Black Rhinoceros: Intro

ambience: African rainstorm


The rainy season is beginning this month in southern Africa, and for the black rhinoceros, it’s a welcome change. I’m Jim Metzner, and this is the Pulse of the Planet, presented by DuPont.

“There are five species of rhino which are alive in the world today, and one of these is the black rhino, which is only found in Africa.”

Zoe Jewell is a zoologist with Rhinowatch, an organization which monitors the population of the black rhino, an endangered species. Since 1992, she’s been working in Hwange National Park in Zimbabwe.

“It’s a magnificent animal, it weighs up to one and a half tons. It has two horns. It tends to be fairly solitary. It doesn’t go around in larger social groups like the white rhino. It has what we call a prehensile lip, which is designed to grab bits of vegetation from branches.”

The number of black rhinoceros has dwindled from tens of thousands just a quarter century ago to only a few thousand today. Poachers kill black rhinoceros for their horns, which are used as medicine in Asia. The black rhinos have also had to deal with natural challenges, including an severe lack of rain for half a year.

“It’s been very very dry for the last six months and the water sources have become less available to the rhinos, so the rhinos are having to move quite long distances to find the water they need. Drinking, usually, very early morning, two or three o clock in the morning, they come down to water when there’s very little other disturbance around. And they drink, and they often then walk back 15, 20 kilometers, so quite a lot of their day is taken up with walking quite long distances.”

Right now in southern Africa, the rains are starting up again, reviving vegetation and seasonal water pools, and giving the rhinos a little rest. Pulse of the Planet is presented by DuPont, bringing you the miracles of science, with additional support provided by the National Science Foundation. I’m Jim Metzner.


Black Rhinoceros: Intro

The rainy season is starting this month in southern Africa, and for the black rhinoceros, that means life is about to get a lot easier.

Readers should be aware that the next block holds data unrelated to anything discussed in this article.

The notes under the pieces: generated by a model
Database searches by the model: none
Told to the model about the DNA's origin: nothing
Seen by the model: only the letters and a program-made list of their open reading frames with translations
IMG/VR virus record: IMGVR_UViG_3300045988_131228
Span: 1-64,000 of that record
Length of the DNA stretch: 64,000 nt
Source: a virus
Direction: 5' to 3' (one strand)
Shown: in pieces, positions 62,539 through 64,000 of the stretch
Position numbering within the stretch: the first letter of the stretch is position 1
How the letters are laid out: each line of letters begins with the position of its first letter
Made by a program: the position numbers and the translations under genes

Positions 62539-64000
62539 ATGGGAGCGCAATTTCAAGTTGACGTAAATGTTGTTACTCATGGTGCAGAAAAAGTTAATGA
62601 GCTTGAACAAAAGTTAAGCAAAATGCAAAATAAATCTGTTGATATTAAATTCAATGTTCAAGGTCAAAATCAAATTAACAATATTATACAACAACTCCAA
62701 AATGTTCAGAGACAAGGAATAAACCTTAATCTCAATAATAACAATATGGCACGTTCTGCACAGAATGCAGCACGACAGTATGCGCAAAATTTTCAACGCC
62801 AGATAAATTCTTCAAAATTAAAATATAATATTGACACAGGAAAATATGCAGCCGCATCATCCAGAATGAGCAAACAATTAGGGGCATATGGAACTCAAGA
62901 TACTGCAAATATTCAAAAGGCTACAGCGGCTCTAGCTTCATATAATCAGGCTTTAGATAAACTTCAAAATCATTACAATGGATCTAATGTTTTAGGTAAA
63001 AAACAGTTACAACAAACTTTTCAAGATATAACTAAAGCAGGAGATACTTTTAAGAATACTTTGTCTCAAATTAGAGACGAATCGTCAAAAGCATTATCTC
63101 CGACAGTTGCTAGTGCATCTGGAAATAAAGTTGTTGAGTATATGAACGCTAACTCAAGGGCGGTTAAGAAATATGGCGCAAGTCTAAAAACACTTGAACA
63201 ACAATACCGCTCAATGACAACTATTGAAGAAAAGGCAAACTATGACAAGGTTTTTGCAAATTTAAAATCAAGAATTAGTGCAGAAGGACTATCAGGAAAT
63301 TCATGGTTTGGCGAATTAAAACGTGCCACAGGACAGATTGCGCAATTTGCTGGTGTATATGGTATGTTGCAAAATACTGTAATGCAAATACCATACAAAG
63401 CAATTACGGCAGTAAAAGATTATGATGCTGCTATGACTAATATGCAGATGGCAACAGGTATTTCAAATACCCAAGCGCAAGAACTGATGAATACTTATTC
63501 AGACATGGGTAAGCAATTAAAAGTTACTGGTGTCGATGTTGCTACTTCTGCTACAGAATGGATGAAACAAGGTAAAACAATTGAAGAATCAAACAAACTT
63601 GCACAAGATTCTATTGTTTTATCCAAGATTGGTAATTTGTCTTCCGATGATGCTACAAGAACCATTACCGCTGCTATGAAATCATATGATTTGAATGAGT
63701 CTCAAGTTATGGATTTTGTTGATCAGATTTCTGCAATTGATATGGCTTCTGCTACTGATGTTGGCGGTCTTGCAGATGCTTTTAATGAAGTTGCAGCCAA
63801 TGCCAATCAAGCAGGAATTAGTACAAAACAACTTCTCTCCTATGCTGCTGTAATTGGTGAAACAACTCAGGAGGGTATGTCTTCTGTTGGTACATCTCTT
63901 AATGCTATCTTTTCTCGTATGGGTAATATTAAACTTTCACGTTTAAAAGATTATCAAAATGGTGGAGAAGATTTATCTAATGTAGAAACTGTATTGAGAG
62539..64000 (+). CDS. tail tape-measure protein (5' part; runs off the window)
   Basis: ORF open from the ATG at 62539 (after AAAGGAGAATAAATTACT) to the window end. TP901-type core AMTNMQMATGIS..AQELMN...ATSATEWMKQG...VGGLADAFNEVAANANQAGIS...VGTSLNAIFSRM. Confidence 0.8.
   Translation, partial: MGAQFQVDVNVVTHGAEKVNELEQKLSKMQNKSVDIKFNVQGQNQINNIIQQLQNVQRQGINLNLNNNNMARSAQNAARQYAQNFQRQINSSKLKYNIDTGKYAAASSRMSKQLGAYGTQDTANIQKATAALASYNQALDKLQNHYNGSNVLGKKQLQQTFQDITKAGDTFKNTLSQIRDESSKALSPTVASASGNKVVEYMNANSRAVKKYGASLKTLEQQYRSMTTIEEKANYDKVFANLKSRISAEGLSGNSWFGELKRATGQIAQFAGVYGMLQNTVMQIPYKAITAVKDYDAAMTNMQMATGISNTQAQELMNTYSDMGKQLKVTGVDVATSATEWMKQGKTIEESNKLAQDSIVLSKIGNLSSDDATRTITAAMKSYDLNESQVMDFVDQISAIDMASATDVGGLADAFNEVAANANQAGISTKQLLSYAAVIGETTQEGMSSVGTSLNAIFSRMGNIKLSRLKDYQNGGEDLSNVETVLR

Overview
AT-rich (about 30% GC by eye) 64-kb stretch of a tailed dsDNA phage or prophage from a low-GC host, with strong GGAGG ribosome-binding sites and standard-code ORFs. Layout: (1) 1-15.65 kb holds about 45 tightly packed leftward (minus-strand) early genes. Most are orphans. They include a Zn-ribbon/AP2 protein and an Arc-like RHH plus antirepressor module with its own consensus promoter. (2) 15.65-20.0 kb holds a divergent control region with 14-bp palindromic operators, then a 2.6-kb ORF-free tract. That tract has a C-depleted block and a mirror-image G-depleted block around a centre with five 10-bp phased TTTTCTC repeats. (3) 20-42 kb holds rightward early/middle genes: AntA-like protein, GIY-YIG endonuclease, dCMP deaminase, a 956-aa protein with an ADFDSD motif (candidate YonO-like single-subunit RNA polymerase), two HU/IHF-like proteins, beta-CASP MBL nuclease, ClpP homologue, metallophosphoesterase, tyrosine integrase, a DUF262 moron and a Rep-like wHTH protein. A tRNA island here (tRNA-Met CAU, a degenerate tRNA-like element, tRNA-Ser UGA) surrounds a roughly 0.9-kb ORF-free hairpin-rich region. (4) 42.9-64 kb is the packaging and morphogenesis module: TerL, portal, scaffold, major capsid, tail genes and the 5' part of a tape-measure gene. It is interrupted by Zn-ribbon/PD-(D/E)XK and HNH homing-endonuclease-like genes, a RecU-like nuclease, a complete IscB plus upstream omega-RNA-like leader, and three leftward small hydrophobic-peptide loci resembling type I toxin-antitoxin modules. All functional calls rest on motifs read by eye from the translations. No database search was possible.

Air Date:11/27/2000
Scientist:
Transcript:

ambience: African rainstorm


The rainy season is beginning this month in southern Africa, and for the black rhinoceros, it's a welcome change. I'm Jim Metzner, and this is the Pulse of the Planet, presented by DuPont.

"There are five species of rhino which are alive in the world today, and one of these is the black rhino, which is only found in Africa."

Zoe Jewell is a zoologist with Rhinowatch, an organization which monitors the population of the black rhino, an endangered species. Since 1992, she's been working in Hwange National Park in Zimbabwe.

"It's a magnificent animal, it weighs up to one and a half tons. It has two horns. It tends to be fairly solitary. It doesn't go around in larger social groups like the white rhino. It has what we call a prehensile lip, which is designed to grab bits of vegetation from branches."

The number of black rhinoceros has dwindled from tens of thousands just a quarter century ago to only a few thousand today. Poachers kill black rhinoceros for their horns, which are used as medicine in Asia. The black rhinos have also had to deal with natural challenges, including an severe lack of rain for half a year.

"It's been very very dry for the last six months and the water sources have become less available to the rhinos, so the rhinos are having to move quite long distances to find the water they need. Drinking, usually, very early morning, two or three o clock in the morning, they come down to water when there's very little other disturbance around. And they drink, and they often then walk back 15, 20 kilometers, so quite a lot of their day is taken up with walking quite long distances."

Right now in southern Africa, the rains are starting up again, reviving vegetation and seasonal water pools, and giving the rhinos a little rest. Pulse of the Planet is presented by DuPont, bringing you the miracles of science, with additional support provided by the National Science Foundation. I'm Jim Metzner.